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Bernard and Doris
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Doris Duke was the quintessential poor little rich girl, when at a young age,her millionaire father died,bypassing his wife, and leaving his entire fortune to his only heir,his daughter Doris.The opening credits of BERNARD AND DORIS flit by with newspaper headlines with the highlights of Doris growing up,marrying and divorcing numerous times,bailing Imelda Marcos out of jail for $5M,and news of her fortune growing and growing and growing.
Opening scene has Ms.Duke (a very sassy and played to perfection by Susan Sarandon!)casually dismissing her butler because "the cantaloupe is TOO cold"...and there it is!...get ready for a rough and interesting ride ahead that will cover the last years of this world class diva when she hires her new butler,Bernard Lafferty (a role chiseled for Ralph Fiennes) and the "unique" relationship that they forge against all sound advice. As only Bob Balaban could put such a humorous and touchingly ironic film together (I suppose after working so closely with the Christopher Guest gang lo these past years!Christopher Guest Collection (A Mighty Wind / Best in Show / Waiting for Guffman)), BERNARD AND DORIS takes two people ,totally from different walks in life,but believe in a common destiny and purpose and plan to this thing called life.
Sarandon and Fiennes are CONSUMMATE pros in this duet of oddness, and both show phenomenal expression and depth to their characters.Read more ›
Based around the late history of tobacco heiress Doris Duke (here played beautifully by Susan Sarandon, In the Valley of Elah) and her close relationship with butler Bernard Lafferty (the phenomenal Ralph Fiennes, In Bruges), the film is a fictional take on the pair's relationship. Although no one knows what really happened between them, it is obvious that a friendship of unique qualities emerged. And Ralph Fiennes and Susan Sarandon are to be complimented on their astounding performances. Particularly Mr. Fiennes, who seems to turn every role he touches into gold (he did this, too, with his portrayal of The Duke of Devonshire in The Duchess). That Ms. Duke left millions of dollars under the stewardship of Mr. Lafferty after her death is a documented fact, proving that she trusted him implicitly (Ms. Duke was a very savvy businesswoman).
Some might think that sex had a part to play in it, but that would be a fools mistake because Mr. Lafferty was gay. And Ralph Fiennes plays the part of an early homosexual with perfect subtlety. His blossoming occurs under the keen eye of Doris, and the two give each other what they both need: companionship. It is a touching moment when Doris -- in a flustered state -- yells as Bernard and asks him, "What do you want from me?!Read more ›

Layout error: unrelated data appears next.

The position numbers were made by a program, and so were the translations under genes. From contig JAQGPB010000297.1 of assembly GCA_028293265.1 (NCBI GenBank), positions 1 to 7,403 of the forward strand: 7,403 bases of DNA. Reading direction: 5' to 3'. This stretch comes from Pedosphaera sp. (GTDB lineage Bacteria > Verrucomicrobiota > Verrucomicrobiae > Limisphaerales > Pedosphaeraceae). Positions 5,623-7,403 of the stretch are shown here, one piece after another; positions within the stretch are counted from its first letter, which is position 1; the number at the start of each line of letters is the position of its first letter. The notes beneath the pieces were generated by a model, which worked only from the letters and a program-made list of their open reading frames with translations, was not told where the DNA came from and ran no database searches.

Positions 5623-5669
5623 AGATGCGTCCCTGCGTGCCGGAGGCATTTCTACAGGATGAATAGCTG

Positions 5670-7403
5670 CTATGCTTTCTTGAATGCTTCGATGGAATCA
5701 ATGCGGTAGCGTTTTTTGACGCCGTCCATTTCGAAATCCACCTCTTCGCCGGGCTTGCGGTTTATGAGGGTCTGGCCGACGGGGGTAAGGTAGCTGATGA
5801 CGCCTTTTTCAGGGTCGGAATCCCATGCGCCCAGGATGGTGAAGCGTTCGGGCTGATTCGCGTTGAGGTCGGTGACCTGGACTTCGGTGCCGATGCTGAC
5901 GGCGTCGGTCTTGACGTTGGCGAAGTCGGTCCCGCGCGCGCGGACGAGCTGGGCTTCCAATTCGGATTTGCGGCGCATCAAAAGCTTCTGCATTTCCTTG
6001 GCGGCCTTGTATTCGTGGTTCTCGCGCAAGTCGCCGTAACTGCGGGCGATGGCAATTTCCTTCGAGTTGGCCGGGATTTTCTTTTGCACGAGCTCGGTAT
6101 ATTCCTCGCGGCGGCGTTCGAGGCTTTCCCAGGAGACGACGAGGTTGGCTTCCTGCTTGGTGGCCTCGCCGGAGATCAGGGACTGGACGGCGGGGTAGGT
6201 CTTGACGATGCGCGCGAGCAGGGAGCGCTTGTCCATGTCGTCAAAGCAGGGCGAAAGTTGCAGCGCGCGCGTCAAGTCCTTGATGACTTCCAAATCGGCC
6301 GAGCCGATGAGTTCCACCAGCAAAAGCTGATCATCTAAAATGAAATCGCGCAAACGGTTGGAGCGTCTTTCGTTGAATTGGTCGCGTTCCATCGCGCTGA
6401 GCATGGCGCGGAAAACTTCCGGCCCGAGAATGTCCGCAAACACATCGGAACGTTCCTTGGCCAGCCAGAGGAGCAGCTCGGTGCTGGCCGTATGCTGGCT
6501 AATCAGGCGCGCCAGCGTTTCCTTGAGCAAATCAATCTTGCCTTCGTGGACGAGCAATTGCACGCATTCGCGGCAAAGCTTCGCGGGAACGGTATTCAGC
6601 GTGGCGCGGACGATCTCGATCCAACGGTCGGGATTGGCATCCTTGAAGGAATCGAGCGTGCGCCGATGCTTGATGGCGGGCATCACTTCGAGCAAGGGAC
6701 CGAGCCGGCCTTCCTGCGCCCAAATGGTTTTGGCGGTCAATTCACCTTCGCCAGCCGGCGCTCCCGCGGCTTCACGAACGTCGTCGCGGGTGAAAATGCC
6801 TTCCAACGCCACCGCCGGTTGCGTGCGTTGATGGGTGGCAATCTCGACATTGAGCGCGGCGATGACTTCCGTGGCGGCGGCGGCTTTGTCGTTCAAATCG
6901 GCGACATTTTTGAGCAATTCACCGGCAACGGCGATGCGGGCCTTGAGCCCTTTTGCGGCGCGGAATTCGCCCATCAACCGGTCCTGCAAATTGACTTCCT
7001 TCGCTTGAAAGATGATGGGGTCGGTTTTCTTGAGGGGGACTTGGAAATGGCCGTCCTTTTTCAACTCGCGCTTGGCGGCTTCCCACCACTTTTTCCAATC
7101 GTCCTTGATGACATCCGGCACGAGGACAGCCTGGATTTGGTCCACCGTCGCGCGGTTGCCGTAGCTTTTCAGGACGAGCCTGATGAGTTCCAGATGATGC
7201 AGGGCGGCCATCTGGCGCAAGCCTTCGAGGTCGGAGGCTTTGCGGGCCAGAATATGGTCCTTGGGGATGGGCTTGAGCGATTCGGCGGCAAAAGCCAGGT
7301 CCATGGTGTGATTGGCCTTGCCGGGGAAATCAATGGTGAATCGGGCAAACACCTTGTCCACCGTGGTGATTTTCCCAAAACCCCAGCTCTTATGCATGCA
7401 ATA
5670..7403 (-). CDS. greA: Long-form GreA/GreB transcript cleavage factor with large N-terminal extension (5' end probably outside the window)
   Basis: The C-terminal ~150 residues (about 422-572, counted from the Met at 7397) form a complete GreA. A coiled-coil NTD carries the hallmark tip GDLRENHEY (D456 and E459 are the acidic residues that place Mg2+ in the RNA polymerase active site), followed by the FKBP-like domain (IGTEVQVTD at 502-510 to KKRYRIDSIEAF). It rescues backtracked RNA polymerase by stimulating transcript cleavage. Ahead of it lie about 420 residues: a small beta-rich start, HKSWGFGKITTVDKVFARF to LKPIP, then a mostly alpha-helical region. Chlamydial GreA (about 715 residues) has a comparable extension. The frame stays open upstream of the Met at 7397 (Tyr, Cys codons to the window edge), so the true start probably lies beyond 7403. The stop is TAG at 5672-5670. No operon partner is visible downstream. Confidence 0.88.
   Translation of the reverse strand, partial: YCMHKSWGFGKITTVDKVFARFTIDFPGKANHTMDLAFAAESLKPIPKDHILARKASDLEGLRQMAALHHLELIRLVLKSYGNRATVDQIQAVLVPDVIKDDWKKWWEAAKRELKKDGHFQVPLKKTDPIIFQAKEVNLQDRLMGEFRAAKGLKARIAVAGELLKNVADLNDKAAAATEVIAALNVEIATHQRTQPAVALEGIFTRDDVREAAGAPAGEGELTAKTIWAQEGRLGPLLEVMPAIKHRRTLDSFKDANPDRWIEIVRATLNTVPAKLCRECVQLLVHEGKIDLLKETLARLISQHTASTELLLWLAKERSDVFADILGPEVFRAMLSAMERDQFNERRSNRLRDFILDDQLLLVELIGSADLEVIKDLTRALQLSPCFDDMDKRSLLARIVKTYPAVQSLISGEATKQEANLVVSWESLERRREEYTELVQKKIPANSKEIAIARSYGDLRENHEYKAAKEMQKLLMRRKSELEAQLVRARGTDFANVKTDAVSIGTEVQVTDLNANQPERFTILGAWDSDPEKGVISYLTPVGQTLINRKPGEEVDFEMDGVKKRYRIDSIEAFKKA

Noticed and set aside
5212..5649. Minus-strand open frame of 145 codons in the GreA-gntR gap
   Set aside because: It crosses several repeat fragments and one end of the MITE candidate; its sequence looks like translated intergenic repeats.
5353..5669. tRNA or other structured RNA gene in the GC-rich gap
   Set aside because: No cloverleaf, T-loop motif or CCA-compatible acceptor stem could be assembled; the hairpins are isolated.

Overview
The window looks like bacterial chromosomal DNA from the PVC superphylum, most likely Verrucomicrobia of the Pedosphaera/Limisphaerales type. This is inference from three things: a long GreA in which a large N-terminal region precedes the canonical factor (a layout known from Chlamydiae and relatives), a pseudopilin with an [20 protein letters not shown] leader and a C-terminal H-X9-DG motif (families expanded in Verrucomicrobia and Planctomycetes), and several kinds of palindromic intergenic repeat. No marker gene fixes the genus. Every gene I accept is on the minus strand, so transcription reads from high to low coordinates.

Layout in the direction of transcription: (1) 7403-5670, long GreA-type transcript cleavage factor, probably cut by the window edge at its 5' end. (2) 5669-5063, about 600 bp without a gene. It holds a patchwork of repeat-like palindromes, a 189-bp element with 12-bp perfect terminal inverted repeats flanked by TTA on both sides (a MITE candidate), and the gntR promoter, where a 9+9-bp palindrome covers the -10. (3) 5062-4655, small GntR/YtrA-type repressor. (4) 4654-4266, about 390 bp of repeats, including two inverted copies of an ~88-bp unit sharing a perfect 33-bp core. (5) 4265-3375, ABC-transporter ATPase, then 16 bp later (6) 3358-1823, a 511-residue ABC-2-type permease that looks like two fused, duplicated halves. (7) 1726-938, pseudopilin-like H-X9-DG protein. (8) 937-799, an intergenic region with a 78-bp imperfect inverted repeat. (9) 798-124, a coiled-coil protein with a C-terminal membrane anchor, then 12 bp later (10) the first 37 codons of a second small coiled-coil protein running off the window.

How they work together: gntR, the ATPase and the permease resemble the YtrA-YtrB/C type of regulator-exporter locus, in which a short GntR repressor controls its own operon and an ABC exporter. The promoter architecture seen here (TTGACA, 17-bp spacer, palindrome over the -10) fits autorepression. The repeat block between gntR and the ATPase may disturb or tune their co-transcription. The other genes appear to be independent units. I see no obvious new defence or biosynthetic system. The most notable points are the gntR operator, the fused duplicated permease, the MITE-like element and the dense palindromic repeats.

Most Recent Customer Reviews
I thoroughly enjoyed this movie and wanted to own it since I haven't seen it played on cable again for quite a while. Read morePublished 5 days ago by M. E. Mcgrath
Very tight script, expert character development, true story which unfolds beautifully. Saw it once on TV and knowing it is one of those I want to see more than once or twice, I... Read morePublished 1 month ago by Alberta Camus
received and watched it today...both versions are great..the other version i prefer over this one but, enjoyed both...i finally own one now...i give a five starsPublished 6 months ago by Sue A. LaPage
I loved this quirky movie about Doris who was somewhat of a Katherine Hepburn of her time. Her butler Bernard was a hoot! Read morePublished 9 months ago by Susan D. Roberts
After reading 2 or 3 books on Doris Duke it DID NOT meet my expectations...I found Susan Sarandan not to look like the real Doris Duke at all. Read morePublished 10 months ago by christine kauppinen
In all honesty I bought this book for a friend and have no idea of the contents or who Bernard and Doris are (ignorance on my part). Read morePublished 15 months ago by J. Pepoon